abstract = "Background: Dynamic changes in body composition which occur during weight loss may have an influential role on subsequent energy balance behaviors and weight.Objectives: The aim of this article is to consider the effect of proportionate changes in body composition during weight loss on subsequent changes in appetite and weight outcomes at 26 wk in individuals engaged in a weight loss maintenance intervention.Methods: A subgroup of the Diet, Obesity, and Genes (DiOGenes) study (n = 209) was recruited from 3 European countries. Participants underwent an 8-wk low-calorie diet (LCD) resulting in ≥8{\%} body weight loss, during which changes in body composition (by DXA) and appetite (by visual analog scale appetite perceptions in response to a fixed test meal) were measured. Participants were randomly assigned into 5 weight loss maintenance diets based on protein and glycemic index content and followed up for 26 wk. We investigated associations between proportionate fat-free mass (FFM) loss ({\%}FFML) during weight loss and 1) weight outcomes at 26 wk and 2) changes in appetite perceptions.Results: During the LCD, participants lost a mean ± SD of 11.2 ± 3.5 kg, of which 30.4{\%} was FFM. After adjustment, there was a tendency for {\%}FFML to predict weight regain in the whole group (β: 0.041; 95{\%} CI: -0.001, 0.08; P = 0.055), which was significant in men (β: 0.09; 95{\%} CI: 0.02, 0.15; P = 0.009) but not women (β: 0.01; 95{\%} CI: -0.04, 0.07; P = 0.69). Associations between {\%}FFML and change in appetite perceptions during weight loss were inconsistent. The strongest observations were in men for hunger (r = 0.69, P = 0.002) and desire to eat (r = 0.61, P = 0.009), with some tendencies in the whole group and no associations in women.Conclusions: Our results suggest that composition of weight loss may have functional importance for energy balance regulation, with greater losses of FFM potentially being associated with increased weight regain and appetite. This trial was registered at clinicaltrials.gov as NCT00390637.",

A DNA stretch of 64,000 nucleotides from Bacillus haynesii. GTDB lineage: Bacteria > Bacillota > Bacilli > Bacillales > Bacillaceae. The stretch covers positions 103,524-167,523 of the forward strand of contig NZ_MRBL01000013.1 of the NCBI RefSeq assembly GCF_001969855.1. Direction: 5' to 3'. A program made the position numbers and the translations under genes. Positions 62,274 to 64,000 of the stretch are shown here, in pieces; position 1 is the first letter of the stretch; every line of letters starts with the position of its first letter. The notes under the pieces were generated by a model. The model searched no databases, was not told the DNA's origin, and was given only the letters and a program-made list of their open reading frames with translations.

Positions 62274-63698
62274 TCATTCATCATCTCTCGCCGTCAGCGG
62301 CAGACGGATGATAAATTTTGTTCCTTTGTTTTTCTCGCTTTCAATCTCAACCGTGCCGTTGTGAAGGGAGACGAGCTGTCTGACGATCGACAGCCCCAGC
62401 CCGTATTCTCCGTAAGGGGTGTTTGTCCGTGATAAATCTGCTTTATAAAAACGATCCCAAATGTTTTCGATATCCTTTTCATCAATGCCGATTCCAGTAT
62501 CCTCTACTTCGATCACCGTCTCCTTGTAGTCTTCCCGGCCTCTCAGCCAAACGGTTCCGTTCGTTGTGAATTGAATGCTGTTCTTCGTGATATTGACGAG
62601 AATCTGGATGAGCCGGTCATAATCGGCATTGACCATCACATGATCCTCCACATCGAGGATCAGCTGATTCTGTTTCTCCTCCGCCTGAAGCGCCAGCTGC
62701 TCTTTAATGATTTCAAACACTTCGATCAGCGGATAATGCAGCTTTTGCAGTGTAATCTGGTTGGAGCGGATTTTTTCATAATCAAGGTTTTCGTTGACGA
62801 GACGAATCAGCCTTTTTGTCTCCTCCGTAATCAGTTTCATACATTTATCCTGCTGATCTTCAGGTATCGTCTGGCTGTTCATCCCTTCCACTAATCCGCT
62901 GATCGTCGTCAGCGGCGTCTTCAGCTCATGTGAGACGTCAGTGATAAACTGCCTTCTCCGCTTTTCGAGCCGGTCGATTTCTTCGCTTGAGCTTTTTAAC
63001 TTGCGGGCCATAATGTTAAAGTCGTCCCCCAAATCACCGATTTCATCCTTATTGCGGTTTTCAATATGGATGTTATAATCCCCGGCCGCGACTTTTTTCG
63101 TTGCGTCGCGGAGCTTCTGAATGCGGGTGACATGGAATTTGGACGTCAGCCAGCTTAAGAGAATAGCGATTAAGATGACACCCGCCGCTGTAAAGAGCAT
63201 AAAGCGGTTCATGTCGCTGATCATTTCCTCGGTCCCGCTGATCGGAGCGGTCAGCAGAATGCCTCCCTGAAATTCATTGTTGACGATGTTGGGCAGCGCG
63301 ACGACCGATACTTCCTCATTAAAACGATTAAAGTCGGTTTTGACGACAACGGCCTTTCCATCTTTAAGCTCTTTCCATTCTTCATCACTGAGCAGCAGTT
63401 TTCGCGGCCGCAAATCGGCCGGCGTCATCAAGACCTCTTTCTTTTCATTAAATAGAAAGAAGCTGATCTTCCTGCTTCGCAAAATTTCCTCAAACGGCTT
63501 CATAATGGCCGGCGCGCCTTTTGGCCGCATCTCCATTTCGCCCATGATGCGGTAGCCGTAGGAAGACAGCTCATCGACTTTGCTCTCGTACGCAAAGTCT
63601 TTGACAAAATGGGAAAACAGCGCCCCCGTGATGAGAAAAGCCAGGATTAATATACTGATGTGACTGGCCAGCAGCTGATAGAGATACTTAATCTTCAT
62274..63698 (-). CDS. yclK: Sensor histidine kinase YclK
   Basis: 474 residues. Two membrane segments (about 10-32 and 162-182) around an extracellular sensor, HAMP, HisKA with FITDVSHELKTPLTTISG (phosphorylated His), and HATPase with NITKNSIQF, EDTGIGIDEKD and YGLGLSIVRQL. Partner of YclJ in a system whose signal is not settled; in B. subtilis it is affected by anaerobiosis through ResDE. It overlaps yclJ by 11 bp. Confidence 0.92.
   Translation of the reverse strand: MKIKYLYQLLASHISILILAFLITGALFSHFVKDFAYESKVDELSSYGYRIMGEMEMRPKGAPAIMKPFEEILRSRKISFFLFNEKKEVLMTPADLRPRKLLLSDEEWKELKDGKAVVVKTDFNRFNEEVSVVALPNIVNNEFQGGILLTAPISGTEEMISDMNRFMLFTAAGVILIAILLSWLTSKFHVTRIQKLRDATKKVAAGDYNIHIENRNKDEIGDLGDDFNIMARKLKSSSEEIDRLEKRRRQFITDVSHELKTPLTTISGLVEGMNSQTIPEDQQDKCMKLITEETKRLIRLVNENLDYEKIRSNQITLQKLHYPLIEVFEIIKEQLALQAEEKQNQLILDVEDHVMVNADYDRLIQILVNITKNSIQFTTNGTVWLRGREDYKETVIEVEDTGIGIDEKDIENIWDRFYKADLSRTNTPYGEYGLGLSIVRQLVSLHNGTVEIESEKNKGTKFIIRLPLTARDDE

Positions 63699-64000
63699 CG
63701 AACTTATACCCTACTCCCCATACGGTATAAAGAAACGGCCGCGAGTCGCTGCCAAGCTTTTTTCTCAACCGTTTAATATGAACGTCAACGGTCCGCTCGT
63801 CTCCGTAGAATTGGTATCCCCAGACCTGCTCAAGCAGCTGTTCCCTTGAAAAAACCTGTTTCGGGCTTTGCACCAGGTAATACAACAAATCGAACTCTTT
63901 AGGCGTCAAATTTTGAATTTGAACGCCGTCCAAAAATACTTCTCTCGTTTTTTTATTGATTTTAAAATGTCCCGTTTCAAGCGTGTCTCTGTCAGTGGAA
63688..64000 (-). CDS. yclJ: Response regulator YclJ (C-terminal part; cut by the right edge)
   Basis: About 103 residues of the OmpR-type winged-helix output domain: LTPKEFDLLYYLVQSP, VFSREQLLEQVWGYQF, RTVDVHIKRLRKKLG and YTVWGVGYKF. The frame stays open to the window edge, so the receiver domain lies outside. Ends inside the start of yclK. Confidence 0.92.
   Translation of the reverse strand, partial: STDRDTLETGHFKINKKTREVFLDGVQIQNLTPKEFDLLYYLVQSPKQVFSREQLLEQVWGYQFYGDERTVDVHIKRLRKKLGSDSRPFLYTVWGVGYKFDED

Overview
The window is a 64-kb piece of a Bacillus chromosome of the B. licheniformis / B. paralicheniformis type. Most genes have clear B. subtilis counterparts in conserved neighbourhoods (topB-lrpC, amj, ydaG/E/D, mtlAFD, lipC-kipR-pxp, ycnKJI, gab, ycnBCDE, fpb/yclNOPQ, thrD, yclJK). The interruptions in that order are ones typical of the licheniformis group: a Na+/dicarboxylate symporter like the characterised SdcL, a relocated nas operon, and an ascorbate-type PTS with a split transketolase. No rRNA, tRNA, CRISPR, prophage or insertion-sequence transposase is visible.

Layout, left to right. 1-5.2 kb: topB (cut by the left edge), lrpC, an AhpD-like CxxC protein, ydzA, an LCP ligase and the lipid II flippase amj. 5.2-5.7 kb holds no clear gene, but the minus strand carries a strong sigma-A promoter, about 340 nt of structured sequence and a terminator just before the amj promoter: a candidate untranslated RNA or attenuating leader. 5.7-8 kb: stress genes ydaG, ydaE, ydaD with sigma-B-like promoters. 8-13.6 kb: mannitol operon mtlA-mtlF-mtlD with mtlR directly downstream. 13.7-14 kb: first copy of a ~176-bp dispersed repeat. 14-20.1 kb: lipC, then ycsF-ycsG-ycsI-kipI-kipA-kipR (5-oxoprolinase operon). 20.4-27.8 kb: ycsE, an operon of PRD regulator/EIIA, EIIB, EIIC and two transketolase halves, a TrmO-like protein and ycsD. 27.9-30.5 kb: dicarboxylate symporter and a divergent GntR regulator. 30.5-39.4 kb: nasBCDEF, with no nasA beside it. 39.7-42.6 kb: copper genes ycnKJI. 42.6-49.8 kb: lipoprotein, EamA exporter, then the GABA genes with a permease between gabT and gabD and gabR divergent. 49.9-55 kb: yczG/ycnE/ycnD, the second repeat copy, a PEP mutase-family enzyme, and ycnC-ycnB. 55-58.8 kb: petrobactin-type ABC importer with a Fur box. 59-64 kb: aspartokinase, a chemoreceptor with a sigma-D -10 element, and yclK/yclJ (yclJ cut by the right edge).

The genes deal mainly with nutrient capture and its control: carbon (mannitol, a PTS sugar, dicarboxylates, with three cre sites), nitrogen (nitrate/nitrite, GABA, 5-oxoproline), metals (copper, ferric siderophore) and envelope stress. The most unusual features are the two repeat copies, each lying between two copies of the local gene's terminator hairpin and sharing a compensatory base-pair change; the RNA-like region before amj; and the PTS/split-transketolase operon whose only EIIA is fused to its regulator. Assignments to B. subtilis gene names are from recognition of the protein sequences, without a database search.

keywords = "Faculty of Science, Fat-free mass, Fat mass, Body composition, Appetite, Weight loss, Weight regain, Obesity, Low-calorie diet, DiOGenes",
author = "Jake Turicchi and Ruairi O'Driscoll and Graham Finlayson and Cristiana Duarte and Mark Hopkins and Nuno Martins and Joanna Michalowska and Larsen, {Thomas Meinert} and {van Baak}, {Marleen A} and Arne Astrup and Stubbs, {R James}",
note = "Copyright {\circledC} The Author(s) 2020.",
year = "2020",
doi = "10.1093/ajcn/nqz331",
language = "English",
volume = "111",
pages = "536--544",
journal = "American Journal of Clinical Nutrition",
issn = "0002-9165",
publisher = "American Society for Nutrition",
number = "3",

}

RIS

TY - JOUR

T1 - Associations between the proportion of fat-free mass loss during weight loss, changes in appetite, and subsequent weight change

T2 - results from a randomized 2-stage dietary intervention trial

AU - Turicchi, Jake

AU - O'Driscoll, Ruairi

AU - Finlayson, Graham

AU - Duarte, Cristiana

AU - Hopkins, Mark

AU - Martins, Nuno

AU - Michalowska, Joanna

AU - Larsen, Thomas Meinert

AU - van Baak, Marleen A

AU - Astrup, Arne

AU - Stubbs, R James

N1 - Copyright © The Author(s) 2020.

PY - 2020

Y1 - 2020